Fortunately, Kidman’s subplot aside, Paddington is not that film. Spritely and innovative, this film is that rarest of rare birds – a non-animated film that you would feel comfortable taking a three-year old to see. Ticking along to the tune of a child’s sense of whimsy, it is always working to tell its story in the best and (this is very important) most visual manner possible. I can count only two things about the film that gave me pause – the aforementioned subplot, and a scene that mines the non-humor of a man unintentionally hitting on a man in a dress – but I can count at least fifteen moments of visual wit that made me sit up and take notice and that inspired me creatively. That’s a ratio I’ll get behind. Not for a children’s film but for any film.

From the crackling newsreel footage that opens the film, to the soaring shot (capped by a snowball right in our faces) that caps it, Paddington – which allows it’s camera to come totally unmoored from anything resembling mundanity – is a cinematographer’s/director’s showcase. It is a marvel to behold some of the motifs Erik Wilson and Paul King use to get across their ideas and themes: to introduce us to the particular quirks of the Brown family, the camera tracks up and down a cross-section of a dollhouse that resides in the attic Paddington calls home for much of the film. While it celebrates their individual quirks, it also highlights how boxed into their roles this family is – Father the worrier, Mother the unfulfilled romantic, Daughter the angsty teen, Son the disregarded dreamer. They are Every Family, Britain circa 2015.

Not that their house isn’t a delight despite its conformity. Of particular note is a painted tree that sprawls up the walls of their parlor, winding through a spiral staircase. That tree takes on a life of its own, shedding all its leaves when the tone of the film gets despairing, and swaying lushly when all is well. It’s one of my favorite visuals I’ve seen in a film I’ve reviewed. Similarly inspired: a list Paddington has of every M. Clyde in London is transposed in scrawled handwriting across the skyline, showing us in seconds how far-reaching and arduous the little bear’s quest is; the moment when Paddington, seeing the newsreel that opened the film, walks through the screen like it’s mist, allowing him to physically explore homesickness; the story of a Holocaust survivor, which plays out in miniature within one of the man’s model trains; my personal favorite, which sees quick cutaways to a gothic orphanage and Mr. Brown’s still-gothic denial of the word orphanage; and the entire conception of the Geographers’ Guild, a sprawling clockwork bureaucracy that has stricken all mention of Darkest Peru from its records.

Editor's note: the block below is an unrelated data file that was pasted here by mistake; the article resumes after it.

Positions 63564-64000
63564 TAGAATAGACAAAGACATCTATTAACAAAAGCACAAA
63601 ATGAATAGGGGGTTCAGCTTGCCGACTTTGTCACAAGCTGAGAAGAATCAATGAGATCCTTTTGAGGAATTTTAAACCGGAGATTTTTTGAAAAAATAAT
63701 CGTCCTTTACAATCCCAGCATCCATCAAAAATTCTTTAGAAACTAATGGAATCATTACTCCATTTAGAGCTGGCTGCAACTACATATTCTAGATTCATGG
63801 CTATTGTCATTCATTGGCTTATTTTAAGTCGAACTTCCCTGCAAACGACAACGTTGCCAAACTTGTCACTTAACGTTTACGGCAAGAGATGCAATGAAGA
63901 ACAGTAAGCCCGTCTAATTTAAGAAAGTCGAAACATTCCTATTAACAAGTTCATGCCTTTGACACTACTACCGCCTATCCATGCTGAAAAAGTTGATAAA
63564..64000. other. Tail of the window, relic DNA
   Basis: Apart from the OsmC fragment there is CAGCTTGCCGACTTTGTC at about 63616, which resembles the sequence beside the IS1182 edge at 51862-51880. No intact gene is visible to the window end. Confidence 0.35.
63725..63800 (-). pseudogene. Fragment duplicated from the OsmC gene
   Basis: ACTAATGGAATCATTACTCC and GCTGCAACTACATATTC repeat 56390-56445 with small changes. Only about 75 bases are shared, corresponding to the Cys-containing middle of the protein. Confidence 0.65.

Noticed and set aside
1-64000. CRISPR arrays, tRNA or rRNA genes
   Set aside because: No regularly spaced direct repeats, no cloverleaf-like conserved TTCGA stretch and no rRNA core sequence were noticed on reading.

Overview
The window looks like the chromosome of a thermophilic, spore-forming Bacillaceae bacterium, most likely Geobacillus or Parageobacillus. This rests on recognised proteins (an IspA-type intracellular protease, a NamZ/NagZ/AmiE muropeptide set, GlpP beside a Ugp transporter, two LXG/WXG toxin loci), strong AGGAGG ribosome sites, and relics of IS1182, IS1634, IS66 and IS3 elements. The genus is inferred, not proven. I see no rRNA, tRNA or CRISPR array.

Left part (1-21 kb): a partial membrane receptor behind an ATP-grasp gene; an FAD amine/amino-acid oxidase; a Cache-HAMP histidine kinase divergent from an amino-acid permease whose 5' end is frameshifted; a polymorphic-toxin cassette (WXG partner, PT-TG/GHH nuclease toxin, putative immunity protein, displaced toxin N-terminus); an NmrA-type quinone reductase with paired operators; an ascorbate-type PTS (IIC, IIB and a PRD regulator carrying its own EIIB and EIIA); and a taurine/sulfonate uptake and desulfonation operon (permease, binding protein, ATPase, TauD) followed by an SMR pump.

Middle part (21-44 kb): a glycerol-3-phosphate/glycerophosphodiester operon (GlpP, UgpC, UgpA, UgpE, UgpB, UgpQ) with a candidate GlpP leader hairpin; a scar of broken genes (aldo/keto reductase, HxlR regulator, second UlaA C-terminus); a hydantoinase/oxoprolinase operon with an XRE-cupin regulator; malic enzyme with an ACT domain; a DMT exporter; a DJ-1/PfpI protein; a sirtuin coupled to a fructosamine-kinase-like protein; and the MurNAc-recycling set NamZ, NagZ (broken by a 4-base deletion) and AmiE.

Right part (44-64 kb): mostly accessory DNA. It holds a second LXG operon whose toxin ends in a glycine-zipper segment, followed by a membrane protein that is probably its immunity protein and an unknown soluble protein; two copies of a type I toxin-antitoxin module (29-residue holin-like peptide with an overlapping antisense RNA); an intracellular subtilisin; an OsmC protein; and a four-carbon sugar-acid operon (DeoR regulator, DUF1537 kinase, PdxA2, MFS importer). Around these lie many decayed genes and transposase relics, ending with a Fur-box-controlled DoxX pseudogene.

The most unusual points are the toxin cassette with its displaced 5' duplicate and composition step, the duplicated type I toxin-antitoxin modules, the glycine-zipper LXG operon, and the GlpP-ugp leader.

Why? Because Malcolm Clyde failed to bring back any stuffed specimens of his wonderful discovery, a pair of advanced bears that could speak and use tools. In black-and-white flashback, we see the stuffy colonialists of the Guild turn their back on the ostracized explorer. In doing so, they turn their backs on seeing anything that is not British as something other than lesser than. Paddington hits this particular allegorical note quite a bit more than you’d expect from a children’s book adaptation. The filmmakers are wrestling with a lot subtextually; yeah, this may be a film about a cuddly bear finding solace in the warmth of a glowing mother figure (I actually want Sally Hawkins to get awards recognition for her role in this film; she is perfect), but it is also a film that is not so subtly about white middle class privilege, attitudes towards the homeless and immigrants, and multi-culturalism.

It’s working on two levels. On one level, Paddington’s adoption into the Brown household and the neighborhood’s embrace of him is pretty standard fare about accepting anyone for who they are and for the things that make them special. On another level, it’s all a rather pointed critique of risk-averse isolationism that weaponizes Bond’s original intentions with the Paddington books – he really was inspired by how England rallied around the cause and took in children of all stripes, and thought a lost bear from Darkest Peru could stand in for that sacrifice and camaraderie.

Tell me if you’ve heard this line: “Kids will enjoy it, and the adults supervising them will get enough out of the stuff that’s aimed at them.” This has been a way of recommending children’s films to parents for what seems like ages. A certain school of films took that to heart not as a symptom of a film well-made but as a goal in itself – to construct a film that would separate its content aimed at its actual audience and the stuff aimed at its “secret” audience (dated pop culture references and the like) like oil and vinegar left unshaken. Every once in a blessed while, someone shakes the vinaigrette, and we can meet as equals once more.

Yes, equals. For some reason, writing and directing for kids has become seen as lesser, but a surfeit of cartoons on TV that treat children and pre-teens as smarter than we might let on (your Avatars and your Adventure Times) have delighted adults not because they have gags aimed at their nostalgic pleasure centers but because they actually tap into the nostalgia for youth and infinite possibility. I have seldom laughed so hard at a film or been so impressed with the craft of the filmmaking as I have at films like last year’s triumph Ernest and Celestine, or at this year’s darling January surprise Paddington, a transporting comedy triumph that will throw a grown-up into fits of childlike giggles and just might make a child think about immigration reform.